• 4D’s Peter Nun animated the video commercial
  • The excellent 4D development team lead by Dru Vagale
  • 4D’s Art Director, Robert Fudge kept a sharp eye on everything and provided invaluable support
  • 4D’s Strategist, Micky Singh, created the strategy and set the direction for the project
  • Photographer Paul Alexander, documented the main shaving event
  • The PMCF team
Challenges

Everything had to be completed in three months. The campaign itself lasted a month. Under such tight timelines the only way to meet all the requirements and achieve the goals was to work tightly as a team.


For this project, exceeding accessibility standards was a priority. We wanted the design to be inclusive in every possible way. We incorporated photography featuring models with different backgrounds, genders, ages and then ensuring the design would be accessible on different devices, for users with different motor skills.


Result

Through the website and app, more real and virtual “hairticipants” participated and more funds were raised than anticipated. In one month,
#NoHairSelfie generated a number of positive impacts:

  • #NoHairSelfie hashtag: Trended number 3 on Twitter on World Cancer Day
  • Gross revenue: $1.8M (+64% above target)
  • Net revenue: $1.2M (+140% above target)
  • App downloads: 57K (+120% above target)
  • Virtual #NoHairSelfies in gallery: 21K (+250% above target)

The ultimate success for me is knowing that I was part of a project that has impacted individual lives. In this case: our friends, fathers, mothers, sisters, children who are or have been cancer patients.
 

 

Apple selected #NoHairSelfie App as one of the best new apps for 2015. The design won North American Excellence Awards for the best website design, best app design and best marketing strategy. We are still getting awards for the creative, including:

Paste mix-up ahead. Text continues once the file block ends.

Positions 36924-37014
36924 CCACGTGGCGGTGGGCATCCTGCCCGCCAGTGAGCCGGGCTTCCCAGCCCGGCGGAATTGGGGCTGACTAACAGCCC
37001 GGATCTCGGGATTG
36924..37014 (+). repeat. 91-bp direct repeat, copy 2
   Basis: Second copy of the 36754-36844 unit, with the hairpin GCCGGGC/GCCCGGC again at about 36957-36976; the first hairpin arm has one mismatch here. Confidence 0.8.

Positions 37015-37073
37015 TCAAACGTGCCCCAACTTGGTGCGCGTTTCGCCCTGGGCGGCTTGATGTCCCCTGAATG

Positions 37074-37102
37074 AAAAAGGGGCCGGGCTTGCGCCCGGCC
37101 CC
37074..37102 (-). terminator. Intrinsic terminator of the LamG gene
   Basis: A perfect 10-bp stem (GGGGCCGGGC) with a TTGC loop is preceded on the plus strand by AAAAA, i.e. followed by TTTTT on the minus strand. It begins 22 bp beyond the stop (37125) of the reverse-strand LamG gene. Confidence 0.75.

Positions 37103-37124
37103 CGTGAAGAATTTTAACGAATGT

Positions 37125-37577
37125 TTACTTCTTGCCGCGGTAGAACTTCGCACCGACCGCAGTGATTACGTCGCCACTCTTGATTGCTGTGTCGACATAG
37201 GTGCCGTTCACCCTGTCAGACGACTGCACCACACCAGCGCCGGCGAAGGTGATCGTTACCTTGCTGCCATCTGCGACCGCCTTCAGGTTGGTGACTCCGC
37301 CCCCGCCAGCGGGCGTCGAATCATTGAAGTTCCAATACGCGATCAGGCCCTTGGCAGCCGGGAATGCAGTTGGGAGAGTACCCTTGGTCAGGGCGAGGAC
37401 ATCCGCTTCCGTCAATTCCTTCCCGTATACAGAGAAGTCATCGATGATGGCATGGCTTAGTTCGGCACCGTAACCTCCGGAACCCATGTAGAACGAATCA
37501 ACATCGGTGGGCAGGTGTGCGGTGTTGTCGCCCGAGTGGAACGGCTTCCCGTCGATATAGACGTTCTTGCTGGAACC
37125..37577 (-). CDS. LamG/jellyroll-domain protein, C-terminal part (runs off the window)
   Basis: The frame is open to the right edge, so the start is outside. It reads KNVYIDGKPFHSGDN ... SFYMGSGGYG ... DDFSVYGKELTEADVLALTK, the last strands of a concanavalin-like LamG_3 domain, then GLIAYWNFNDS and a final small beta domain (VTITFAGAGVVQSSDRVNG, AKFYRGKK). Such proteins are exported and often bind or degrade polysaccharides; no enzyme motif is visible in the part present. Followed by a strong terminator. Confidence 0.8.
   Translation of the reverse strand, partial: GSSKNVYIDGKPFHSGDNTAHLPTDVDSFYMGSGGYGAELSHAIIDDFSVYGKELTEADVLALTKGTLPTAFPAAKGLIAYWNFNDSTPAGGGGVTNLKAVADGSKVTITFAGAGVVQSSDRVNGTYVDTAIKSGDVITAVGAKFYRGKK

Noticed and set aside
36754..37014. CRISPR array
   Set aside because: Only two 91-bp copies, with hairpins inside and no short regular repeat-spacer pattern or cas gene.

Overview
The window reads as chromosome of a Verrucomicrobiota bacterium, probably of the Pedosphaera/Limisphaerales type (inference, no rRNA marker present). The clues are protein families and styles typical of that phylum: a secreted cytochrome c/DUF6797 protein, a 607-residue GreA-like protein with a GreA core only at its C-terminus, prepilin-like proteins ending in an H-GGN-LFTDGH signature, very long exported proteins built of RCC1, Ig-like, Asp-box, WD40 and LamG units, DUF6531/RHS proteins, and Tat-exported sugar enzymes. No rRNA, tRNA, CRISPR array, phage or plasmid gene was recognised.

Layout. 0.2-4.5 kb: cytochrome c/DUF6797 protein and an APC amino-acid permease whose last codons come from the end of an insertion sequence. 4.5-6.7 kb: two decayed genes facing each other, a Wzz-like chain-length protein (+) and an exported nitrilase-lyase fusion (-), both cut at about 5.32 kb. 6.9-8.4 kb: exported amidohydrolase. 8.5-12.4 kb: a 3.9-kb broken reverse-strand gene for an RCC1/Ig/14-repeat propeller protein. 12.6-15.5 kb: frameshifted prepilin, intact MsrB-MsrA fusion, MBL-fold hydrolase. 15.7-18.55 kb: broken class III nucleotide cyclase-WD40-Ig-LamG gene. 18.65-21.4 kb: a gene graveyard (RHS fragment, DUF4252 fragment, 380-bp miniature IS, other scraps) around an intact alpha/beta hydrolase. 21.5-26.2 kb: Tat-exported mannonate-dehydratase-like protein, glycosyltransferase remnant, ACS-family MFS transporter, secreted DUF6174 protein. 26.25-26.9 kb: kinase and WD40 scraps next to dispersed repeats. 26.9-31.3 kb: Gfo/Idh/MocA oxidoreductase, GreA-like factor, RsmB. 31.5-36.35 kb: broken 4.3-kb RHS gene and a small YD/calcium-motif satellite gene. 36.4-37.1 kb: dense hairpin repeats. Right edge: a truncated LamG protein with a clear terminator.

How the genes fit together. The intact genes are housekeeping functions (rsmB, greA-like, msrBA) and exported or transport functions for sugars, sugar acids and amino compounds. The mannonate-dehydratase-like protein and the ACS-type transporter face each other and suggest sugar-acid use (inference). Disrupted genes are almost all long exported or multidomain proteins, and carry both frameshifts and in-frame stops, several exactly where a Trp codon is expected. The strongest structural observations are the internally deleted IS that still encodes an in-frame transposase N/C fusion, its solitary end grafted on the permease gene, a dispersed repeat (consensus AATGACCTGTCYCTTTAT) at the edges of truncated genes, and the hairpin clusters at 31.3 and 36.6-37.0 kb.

• 2016 North American Excellence Awards for Multi-Market Communication; Website and Mobile Communication and Social Apps
  • 2016 AVA Platinum Digital Award Winner for Best Digital Marketing Campaign
  • 2016 Hermes Creative Gold Award for Best Website
  • 2016 CAMP Marketing Awards Marketer of the Year – Nonprofit: Agency credit

For designers interested in contributing their creative skills to a worthy cause, my advice is to rise to design from the heart. Focus on the message and make sure that it is delivered in the most direct, simple way. Do this by following basic design principles (and read these books, no matter what your level of experience, which also happen to be the suggested texts for RGD's Certification Process): 

Designer Takeaways

  1. Your team is the project; everybody involved is invaluable to the success of the end result.
  2. A meaningful cause carries a special energy; knowing that the design makes a difference in another person’s life makes the project that much more powerful.
  3. The client is your best friend; they have unique insights.

Client Takeaways

  1. Work with us, we can make it happen
  2. Give creative freedom to the design agency
  3. A simple design solution is almost always the best